“Wait here,” he told Annelle, whose face fell open in unrestrained despair.

“But—!” she started, but Prett held up a single finger. Annelle clamped her mouth shut, crossing her arms over her chest. She slumped dramatically against the wall, the high, fanned collar of her dress mashing against the twists of her hair.

Prett turned away. Okay; he could do this.

“I don’t know,” Praxis was saying as he entered. “Probably when they—”

She cut herself off, staring opened-mouthed at the doors. At Prett.

In a family of eight children, Prett had only ever had one younger sibling. He was too close in age to remember when Praxis was born, of course, and so while they were growing up, Praxis had always insisted that Prett being older didn’t matter since they were both the youngest at the end of a long line. Prett knew better. It didn’t matter that he only had a year’s lead time on her—Praxis was his responsibility, always had been.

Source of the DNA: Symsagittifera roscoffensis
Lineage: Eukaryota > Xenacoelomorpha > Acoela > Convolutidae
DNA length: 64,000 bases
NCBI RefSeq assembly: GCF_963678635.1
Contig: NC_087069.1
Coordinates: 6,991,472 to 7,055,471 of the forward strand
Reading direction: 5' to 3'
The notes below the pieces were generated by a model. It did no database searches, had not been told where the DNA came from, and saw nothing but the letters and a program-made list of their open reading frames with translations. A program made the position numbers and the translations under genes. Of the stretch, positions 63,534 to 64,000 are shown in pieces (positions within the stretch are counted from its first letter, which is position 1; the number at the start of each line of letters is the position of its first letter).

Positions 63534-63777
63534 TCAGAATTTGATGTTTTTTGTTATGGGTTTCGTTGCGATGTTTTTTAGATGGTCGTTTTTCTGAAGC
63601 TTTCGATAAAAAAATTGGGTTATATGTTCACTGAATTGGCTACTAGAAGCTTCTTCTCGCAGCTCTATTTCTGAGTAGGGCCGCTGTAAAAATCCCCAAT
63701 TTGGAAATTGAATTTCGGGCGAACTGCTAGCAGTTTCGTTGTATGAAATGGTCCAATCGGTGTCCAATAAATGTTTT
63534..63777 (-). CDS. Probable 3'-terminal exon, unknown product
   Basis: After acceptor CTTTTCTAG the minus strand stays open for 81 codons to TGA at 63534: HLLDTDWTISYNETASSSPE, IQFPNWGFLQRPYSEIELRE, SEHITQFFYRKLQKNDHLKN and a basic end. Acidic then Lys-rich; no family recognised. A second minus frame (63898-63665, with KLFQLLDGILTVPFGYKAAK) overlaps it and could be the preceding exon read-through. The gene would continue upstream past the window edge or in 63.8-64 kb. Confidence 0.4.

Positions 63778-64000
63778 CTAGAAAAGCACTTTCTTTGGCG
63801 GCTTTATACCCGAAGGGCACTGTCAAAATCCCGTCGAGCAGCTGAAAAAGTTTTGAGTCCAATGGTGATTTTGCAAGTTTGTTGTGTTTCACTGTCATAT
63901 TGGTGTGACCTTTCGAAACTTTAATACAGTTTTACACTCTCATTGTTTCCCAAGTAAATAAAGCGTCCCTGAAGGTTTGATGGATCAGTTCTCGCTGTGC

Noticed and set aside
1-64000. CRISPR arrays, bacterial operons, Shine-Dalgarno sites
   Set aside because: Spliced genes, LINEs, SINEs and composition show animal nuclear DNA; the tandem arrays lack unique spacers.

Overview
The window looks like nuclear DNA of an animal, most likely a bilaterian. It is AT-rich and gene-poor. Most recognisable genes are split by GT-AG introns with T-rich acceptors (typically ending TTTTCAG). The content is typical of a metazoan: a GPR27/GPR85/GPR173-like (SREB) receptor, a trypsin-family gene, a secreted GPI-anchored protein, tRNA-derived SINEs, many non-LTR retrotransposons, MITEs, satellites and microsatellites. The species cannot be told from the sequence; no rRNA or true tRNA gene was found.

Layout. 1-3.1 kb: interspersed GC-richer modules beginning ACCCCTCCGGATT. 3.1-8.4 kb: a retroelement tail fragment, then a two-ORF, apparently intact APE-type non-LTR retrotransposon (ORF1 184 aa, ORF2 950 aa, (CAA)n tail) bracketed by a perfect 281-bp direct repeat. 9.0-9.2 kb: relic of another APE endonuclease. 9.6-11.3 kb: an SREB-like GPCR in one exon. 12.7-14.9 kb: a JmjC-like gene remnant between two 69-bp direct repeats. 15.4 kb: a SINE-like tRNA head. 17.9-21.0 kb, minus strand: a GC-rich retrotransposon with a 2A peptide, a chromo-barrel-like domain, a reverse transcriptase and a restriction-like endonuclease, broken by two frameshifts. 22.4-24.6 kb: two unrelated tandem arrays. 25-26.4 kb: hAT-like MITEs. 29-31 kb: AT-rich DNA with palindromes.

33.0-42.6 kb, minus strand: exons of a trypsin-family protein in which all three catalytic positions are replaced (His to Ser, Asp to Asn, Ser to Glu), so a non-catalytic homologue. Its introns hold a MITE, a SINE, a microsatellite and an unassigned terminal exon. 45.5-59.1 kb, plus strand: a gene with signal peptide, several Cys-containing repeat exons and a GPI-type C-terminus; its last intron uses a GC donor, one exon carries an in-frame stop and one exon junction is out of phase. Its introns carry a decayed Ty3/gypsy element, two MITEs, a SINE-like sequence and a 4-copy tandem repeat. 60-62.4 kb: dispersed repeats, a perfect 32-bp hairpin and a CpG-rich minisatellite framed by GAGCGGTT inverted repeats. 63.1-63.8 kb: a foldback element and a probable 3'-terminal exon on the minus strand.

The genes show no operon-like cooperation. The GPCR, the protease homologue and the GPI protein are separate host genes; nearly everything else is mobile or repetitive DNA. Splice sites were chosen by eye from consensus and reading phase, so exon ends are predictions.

His baby sister. He hadn’t gotten a chance to say goodbye when she left.

Time had changed her, as it would, but perhaps not as much as Prett expected. The trappings of her hair and clothes aside, her face looked exactly the same as he remembered. It was so much like his own, as if they were mirror twins. Gods, but he’d missed her. He hadn’t even realized how much, until now.

Prett felt the shy pull of his lips as he nodded at her. “Praxis,” he said, while her mouth soundlessly formed the name, “Prett?”

Then, two voices at once: “What are you doing here?” Though they were asked in two separate languages.

Prett laughed, ignoring the question—both his own, and the one posed to him. He ran forward and wrapped Praxis in a one-armed hug, thumping her hard on the back. “I never thought I’d see you again,” Prett said as he stepped away.

It was meant more out of sentiment than reproach, though his voice caught and turned it harsher than he’d intended. Praxis looked away, stepping back so that she once more aligned with the man she’d been speaking to when Prett interrupted.